“It’s important to note that crowdfunding is not a replacement for more traditional forms of investment like support from a bank or private equity partner, which typically involve longer-term partnerships and support to deliver sustained growth.”
Jeremy Over, Partner

Rising inflation causing workplace deflation

Nearly all businesses (96%) said that the cost-of-living crisis has had a significant impact across their workforce, with financial stress causing a range of issues in the office.

Almost a third of leaders are finding it more difficult than ever to motivate employees, with 18% recognising that the spark of ambition across their workforce has waned in the face of tumultuous economic changes.

This downturn in workforce sentiment has also begun to show through in employee approach to working, as so-called “quiet-quitting” – where employees are seen to do only the minimum of their job requirements – has become more noticeable in 1 in 4 workplaces.

“It’s clear that more people across the UK are reassessing their working habits as the cost-of-living crisis starts to bite. Wages falling behind inflation is likely making employees feel underpaid and undervalued – a problem that will be magnified for small businesses more susceptible to the current economic instability.

Businesses are looking at the right solutions, from reviewing their pay structures and introducing new flexible ways of working, to introducing better training and wellbeing support. But it’s vital that these efforts form part of a wider, targeted strategy that is rooted in honest conversations with employees and is focused on the broader ambition of achieving a positive culture within their companies.”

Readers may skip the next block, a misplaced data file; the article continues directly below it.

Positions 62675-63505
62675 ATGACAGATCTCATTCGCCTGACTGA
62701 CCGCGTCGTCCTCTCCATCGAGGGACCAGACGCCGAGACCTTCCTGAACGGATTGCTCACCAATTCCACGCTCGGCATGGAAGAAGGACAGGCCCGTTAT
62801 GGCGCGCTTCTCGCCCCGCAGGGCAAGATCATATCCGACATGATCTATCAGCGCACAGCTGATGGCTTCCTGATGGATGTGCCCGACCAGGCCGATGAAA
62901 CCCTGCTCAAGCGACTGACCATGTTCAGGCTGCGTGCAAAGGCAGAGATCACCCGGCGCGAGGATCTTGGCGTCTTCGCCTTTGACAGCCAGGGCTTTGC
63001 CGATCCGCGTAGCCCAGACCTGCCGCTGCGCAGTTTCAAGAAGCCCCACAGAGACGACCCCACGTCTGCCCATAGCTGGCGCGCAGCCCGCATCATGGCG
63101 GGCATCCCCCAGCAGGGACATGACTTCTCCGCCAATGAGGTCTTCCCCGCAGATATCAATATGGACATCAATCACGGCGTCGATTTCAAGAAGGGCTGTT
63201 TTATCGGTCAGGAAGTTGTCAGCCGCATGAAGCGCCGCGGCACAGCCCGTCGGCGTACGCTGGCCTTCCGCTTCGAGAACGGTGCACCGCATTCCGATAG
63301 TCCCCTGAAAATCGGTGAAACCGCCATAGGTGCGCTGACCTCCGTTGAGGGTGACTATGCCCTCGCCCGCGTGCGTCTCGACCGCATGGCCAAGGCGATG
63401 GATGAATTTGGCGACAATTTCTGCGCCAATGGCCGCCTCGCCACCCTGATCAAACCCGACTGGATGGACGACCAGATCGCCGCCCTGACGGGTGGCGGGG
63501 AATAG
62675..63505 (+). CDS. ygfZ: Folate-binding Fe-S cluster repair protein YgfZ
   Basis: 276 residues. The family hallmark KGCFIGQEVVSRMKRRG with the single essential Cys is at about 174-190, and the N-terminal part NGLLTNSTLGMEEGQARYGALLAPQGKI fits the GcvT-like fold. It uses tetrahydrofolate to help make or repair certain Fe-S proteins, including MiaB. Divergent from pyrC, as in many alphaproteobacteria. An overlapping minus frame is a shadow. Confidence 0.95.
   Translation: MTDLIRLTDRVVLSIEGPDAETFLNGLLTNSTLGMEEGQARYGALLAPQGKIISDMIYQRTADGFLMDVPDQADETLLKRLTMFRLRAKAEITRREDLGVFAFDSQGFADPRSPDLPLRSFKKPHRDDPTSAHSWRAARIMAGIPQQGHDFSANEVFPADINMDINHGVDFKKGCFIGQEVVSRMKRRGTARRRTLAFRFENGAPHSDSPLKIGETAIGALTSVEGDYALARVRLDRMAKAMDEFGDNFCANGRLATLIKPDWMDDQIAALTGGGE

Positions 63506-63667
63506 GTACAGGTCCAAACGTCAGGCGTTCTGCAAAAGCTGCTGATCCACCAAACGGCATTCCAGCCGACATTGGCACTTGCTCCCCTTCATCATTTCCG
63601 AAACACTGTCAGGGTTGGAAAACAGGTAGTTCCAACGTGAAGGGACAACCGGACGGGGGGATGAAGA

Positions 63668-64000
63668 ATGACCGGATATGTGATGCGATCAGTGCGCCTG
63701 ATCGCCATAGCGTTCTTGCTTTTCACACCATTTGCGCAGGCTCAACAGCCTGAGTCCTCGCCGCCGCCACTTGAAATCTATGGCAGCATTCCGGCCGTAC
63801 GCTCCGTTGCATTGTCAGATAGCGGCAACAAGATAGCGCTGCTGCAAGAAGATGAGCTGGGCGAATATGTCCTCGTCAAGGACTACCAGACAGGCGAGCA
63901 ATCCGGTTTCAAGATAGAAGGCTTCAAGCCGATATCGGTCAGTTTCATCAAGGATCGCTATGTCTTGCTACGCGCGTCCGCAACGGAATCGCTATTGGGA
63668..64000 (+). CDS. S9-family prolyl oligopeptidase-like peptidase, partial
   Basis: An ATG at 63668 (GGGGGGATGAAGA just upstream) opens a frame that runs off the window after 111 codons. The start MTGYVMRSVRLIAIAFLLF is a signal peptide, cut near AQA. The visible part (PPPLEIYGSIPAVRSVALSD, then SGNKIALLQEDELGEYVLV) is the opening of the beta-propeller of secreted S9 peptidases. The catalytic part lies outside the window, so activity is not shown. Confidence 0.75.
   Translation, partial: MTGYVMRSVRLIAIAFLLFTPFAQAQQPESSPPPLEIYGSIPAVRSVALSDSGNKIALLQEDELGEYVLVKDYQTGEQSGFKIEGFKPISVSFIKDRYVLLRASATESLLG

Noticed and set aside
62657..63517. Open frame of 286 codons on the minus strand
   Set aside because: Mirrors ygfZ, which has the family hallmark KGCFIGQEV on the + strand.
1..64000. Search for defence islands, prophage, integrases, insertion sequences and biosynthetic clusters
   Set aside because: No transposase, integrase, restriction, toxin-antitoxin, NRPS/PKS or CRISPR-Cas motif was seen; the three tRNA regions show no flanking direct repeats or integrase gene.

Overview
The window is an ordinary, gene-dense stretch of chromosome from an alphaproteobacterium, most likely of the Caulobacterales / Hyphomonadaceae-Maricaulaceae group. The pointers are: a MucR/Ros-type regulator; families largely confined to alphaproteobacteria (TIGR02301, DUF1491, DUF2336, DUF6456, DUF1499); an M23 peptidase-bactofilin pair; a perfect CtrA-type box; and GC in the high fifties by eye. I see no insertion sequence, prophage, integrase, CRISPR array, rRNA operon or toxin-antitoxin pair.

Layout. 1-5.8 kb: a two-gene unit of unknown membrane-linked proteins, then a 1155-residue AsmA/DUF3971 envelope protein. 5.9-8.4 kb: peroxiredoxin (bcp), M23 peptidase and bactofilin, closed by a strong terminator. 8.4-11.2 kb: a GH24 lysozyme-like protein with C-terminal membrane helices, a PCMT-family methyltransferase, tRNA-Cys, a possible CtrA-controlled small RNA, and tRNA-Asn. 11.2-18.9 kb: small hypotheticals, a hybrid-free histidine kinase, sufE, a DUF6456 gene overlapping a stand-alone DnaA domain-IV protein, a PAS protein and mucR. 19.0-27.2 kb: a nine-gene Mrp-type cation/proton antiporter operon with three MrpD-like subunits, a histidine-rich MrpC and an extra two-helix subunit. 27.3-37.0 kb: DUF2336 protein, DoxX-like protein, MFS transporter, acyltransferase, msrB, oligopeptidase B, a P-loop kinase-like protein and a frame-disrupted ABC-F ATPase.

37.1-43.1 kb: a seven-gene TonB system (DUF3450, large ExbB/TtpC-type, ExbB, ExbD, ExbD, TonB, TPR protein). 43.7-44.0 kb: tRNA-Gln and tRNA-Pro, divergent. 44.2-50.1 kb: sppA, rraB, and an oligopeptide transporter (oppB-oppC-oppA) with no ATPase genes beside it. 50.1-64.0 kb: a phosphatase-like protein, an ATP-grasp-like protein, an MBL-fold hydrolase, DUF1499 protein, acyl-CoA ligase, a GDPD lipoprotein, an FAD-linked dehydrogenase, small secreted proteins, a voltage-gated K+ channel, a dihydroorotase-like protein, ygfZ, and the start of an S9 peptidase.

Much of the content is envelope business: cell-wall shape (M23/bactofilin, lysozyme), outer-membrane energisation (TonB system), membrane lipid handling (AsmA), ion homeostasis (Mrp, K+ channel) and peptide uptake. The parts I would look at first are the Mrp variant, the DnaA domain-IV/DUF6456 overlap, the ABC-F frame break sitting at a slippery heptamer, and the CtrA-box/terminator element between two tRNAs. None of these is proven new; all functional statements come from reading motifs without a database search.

Katherine Maxwell, Partner

Katherine Maxwell

Katherine Maxwell

Partner | Employment

023 8071 8094

People-centric business plans

A fifth of employers are reviewing salaries in efforts to be more attractive and a further 25% are looking to provide more benefits to workers.

“For businesses investing in growth, a big priority is staff and talent retention. But it’s currently proving very difficult to get the right people to service the demand that exists.

Better pay is the obvious answer, but not every business can afford to keep increasing salaries. Our data shows that firms are being more imaginative in their efforts to be seen as the go-to employers in their sectors, with better flexibility and more perks proving very popular solutions.”
Katherine Maxwell, Partner

Recognising that many employees are incurring more costs at home – electricity and heating, for example – thanks to remote working, 13% of directors are considering offering the tax-free home working allowance.

“It is increasingly common for key people to live a long way from where their company is based because they only need to go into the office one or two days a week. We’re still not seeing businesses ditch workplaces altogether though and it seems many employees – especially younger staff – are still attracted to the amenities and sense of community that vibrant office culture offers.”
Katherine Maxwell, Partner

Building back hospitality

Many in the hospitality sector have their eyes fixed on growth.


Insight bites: State of play for businesses